If distinction is necessary, the voiceless alveolo-palatal lateral approximant may be transcribed as ⟨l̠̊ʲ⟩ or ⟨l̥˗ʲ⟩ (both symbols denote a devoiced, retracted and palatalized ⟨l⟩) or ⟨ʎ̥˖⟩ (devoiced and advanced ⟨ʎ⟩); these are essentially equivalent, since the contact includes both the blade and body (but not the tip) of the tongue. The equivalent X-SAMPA symbols are l_0_-' or l_0_-_j and L_0_+, respectively. A non-IPA letter ⟨ȴ̊⟩ (devoiced ⟨ȴ⟩, which is an ordinary "l", plus the curl found in the symbols for alveolo-palatal sibilant fricatives ⟨ɕ, ʑ⟩) can also be used.
Its phonation is voiceless, which means it is produced without vibrations of the vocal cords. In some languages the vocal cords are actively separated, so it is always voiceless; in others the cords are lax, so that it may take on the voicing of adjacent sounds.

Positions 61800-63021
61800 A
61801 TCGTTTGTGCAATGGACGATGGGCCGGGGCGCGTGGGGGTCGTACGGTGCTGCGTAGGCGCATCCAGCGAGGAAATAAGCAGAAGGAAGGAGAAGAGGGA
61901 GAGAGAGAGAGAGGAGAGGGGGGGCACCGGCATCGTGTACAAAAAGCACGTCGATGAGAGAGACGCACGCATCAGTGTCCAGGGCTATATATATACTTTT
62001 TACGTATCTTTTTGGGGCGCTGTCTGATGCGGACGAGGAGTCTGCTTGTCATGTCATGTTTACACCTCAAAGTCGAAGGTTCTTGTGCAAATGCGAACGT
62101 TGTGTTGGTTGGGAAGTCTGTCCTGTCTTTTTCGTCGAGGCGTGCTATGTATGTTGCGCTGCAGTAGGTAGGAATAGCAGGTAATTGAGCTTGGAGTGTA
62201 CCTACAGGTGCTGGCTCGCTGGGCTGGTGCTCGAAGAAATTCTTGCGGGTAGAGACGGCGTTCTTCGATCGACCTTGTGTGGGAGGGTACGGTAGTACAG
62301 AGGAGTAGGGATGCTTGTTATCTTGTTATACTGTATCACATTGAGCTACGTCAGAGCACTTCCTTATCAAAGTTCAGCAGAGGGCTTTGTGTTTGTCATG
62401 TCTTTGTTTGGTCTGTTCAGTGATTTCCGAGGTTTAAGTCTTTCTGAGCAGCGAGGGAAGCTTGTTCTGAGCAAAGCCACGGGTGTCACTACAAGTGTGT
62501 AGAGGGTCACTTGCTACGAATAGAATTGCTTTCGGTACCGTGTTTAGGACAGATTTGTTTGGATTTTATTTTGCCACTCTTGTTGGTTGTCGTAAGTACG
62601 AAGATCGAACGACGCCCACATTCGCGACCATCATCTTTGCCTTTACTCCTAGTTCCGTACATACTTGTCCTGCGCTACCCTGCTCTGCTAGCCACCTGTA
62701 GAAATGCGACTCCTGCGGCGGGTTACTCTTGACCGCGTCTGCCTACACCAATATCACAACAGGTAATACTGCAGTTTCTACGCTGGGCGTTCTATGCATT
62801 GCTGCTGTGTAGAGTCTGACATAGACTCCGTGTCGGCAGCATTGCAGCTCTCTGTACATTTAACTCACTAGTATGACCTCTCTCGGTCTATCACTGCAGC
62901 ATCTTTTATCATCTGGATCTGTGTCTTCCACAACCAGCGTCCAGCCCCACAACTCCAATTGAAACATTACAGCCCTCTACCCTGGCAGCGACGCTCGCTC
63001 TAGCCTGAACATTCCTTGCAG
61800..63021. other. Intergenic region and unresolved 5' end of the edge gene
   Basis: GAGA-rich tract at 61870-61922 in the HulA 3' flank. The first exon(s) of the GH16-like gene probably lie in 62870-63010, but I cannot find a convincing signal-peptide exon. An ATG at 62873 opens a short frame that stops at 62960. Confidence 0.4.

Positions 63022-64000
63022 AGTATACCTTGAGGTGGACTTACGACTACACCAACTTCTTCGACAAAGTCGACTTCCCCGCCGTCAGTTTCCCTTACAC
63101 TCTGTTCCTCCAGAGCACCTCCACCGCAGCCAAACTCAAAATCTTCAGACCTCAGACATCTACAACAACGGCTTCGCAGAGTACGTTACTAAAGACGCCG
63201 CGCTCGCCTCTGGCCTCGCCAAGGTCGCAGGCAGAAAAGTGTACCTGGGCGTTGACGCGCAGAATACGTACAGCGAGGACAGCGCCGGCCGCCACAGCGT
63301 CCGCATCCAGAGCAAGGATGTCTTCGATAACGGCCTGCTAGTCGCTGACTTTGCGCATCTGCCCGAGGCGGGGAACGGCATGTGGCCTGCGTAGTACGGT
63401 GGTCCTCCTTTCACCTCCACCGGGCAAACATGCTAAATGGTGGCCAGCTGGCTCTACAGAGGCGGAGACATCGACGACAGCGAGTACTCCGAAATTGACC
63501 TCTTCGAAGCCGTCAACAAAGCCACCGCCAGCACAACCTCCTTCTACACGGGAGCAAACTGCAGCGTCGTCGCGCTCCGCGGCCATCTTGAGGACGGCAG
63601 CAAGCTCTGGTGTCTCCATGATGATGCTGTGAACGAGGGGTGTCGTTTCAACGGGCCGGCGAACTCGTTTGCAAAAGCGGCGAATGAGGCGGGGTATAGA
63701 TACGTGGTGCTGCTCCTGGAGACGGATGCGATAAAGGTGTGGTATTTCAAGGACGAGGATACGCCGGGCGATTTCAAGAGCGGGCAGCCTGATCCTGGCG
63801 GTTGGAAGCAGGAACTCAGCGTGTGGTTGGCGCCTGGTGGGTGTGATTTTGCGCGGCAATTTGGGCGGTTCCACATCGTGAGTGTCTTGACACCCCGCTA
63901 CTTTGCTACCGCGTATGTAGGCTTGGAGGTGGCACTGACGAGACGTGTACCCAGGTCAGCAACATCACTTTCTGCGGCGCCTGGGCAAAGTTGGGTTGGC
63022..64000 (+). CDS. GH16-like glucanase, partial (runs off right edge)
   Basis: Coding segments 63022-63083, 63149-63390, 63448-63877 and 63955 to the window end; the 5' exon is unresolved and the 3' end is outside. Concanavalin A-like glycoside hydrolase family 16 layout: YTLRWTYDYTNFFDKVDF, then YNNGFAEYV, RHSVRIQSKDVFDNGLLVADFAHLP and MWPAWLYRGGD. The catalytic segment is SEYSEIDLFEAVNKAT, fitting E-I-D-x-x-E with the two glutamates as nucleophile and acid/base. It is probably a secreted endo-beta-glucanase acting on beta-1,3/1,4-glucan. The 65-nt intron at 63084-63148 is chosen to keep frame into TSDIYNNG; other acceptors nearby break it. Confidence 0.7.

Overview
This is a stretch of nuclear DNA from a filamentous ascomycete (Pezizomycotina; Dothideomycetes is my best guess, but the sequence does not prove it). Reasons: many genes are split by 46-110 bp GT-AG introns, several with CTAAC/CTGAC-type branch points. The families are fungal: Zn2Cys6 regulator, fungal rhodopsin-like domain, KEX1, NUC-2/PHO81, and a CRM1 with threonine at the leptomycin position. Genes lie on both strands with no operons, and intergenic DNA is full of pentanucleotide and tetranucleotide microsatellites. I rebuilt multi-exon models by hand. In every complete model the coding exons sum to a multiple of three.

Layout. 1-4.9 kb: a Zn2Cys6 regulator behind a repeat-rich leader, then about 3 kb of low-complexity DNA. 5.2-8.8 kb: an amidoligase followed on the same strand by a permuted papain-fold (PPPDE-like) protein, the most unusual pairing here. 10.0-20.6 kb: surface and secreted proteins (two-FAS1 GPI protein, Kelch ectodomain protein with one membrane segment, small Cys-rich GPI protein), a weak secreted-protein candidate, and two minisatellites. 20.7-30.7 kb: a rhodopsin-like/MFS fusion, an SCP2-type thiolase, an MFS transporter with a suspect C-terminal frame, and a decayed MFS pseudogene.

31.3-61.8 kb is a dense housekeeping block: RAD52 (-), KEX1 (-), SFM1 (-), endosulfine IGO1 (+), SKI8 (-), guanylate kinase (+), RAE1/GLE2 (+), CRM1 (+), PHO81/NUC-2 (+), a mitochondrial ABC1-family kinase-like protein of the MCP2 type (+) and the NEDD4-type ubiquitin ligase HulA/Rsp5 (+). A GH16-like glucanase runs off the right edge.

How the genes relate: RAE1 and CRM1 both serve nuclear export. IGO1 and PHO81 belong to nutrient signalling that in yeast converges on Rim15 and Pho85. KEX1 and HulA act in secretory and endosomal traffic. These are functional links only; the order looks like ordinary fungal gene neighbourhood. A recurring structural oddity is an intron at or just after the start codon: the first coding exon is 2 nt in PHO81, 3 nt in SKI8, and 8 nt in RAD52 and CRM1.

It is an oral consonant, which means air is allowed to escape through the mouth only.
It is a lateral consonant, which means it is produced by directing the airstream over the sides of the tongue, rather than down the middle.
^An example of a scholar disagreeing with this position is Scholtz (2009). On page 15, she provides a phoneme chart for Trøndersk, in which /ʎ/ is included. Under the phoneme chart she writes "Vanvik also lists /ʎ̥/ as an underlying phoneme, but that’s ridiculous." She provides no further explanation for that.
Árnason, Kristján (2011), The Phonology of Icelandic and Faroese, Oxford University Press, ISBN978-0-19-922931-4